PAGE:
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Maxwell / Moynihan / Regional Centers
  • Welcome

    As part of the Moynihan Institute of Global Affairs at the Maxwell School, the East Asia Program provides an intellectual home for students and faculty interested in the study of East Asia. It supports and facilitates multidisciplinary research and dialogue on the history, economy, politics and social development of the region, especially China, Japan, and the two Koreas, and on the relations of the United States with the region.

    The East Asia Program runs seminars organized around the research by faculty and advanced graduate students, hosts scholars of and from East Asia, and holds conferences and workshops. Please come and join us for these activities. 


     



  • East Asia News

    McCormick discusses violence in Mexico with Al Jazeera, Reuters

    "Everything he (Lopez Obrador) has put into place in terms of security has either been amateur or just very papered over in terms of political rhetoric," Gladys McCormick told Al Jazeera. "The optics of what is happening on this two year anniversary are disheartening for what lays ahead," she added, "because what we are essentially going to get is more of the same." McCormick also spoke to Reuters about the assassination attempt on Mexico City's chief of police.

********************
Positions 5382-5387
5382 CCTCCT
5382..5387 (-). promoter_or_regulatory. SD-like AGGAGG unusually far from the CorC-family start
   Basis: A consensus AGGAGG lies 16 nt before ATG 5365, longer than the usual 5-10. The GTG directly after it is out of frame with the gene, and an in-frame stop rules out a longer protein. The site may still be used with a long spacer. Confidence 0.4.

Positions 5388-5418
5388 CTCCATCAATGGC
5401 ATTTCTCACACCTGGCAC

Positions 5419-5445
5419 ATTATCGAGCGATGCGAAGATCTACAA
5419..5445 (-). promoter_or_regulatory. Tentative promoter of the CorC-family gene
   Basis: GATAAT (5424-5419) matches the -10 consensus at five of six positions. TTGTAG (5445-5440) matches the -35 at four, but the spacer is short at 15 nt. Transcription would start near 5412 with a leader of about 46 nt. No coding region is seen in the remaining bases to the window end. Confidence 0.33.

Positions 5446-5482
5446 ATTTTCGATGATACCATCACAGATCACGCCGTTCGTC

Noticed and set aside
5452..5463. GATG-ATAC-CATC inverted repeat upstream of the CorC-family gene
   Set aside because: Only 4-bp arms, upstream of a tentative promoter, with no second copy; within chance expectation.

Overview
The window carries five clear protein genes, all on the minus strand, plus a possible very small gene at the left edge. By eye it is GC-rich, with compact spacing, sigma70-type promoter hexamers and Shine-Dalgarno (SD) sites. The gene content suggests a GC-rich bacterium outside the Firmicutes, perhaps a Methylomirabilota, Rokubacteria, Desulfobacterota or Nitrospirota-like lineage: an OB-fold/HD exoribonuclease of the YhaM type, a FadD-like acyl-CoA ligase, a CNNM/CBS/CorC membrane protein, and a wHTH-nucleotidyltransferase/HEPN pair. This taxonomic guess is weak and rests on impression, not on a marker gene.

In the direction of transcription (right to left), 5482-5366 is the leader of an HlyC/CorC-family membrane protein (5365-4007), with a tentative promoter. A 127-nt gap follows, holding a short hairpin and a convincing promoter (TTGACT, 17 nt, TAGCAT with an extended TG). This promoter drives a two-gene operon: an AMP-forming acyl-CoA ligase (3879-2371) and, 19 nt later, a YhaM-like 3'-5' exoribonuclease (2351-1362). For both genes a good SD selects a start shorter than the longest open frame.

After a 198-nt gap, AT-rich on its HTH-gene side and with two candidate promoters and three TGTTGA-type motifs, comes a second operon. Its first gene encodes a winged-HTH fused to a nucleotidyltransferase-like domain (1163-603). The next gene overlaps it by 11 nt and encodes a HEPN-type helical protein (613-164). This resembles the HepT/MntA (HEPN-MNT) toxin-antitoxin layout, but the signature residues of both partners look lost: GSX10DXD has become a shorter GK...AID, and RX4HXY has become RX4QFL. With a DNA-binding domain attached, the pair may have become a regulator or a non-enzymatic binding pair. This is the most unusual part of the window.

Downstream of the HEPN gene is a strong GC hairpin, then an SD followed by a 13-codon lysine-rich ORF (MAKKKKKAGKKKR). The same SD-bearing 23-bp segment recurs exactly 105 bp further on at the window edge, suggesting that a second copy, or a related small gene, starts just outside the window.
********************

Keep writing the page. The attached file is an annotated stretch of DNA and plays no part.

Lovely speaks to Reuters, Yahoo Finance, Bloomberg about USMCA, China

    "The champagne isn’t quite as fizzy as we might have expected - even under the best of circumstances - and there’s trouble coming from all sides," Professor Mary Lovely told Reuters about the U.S.-Mexico-Canada Agreement. "This could be a trade agreement that quickly ends up in dispute and higher trade barriers." Lovely also spoke to Yahoo Finance and Bloomberg about US-China tensions.

     

    Mitra discusses what India needs to do to attract GSCs in ET

    "View: India has to catch up in infrastructure and skill-building to play role in global supply chains," written by Devashish Mitra, Gerald B. and Daphna Cramer Professor of Global Affairs, was published in the Economic Times. Mitra says attracting global supply chains (GCS) to India is actually very hard work. "There is no strategy other than considerable additional investment and effort into infrastructure and skill-building, tackling power bottlenecks, reforms in labour and land regulations and keeping protectionist forces at bay," he says. 

     
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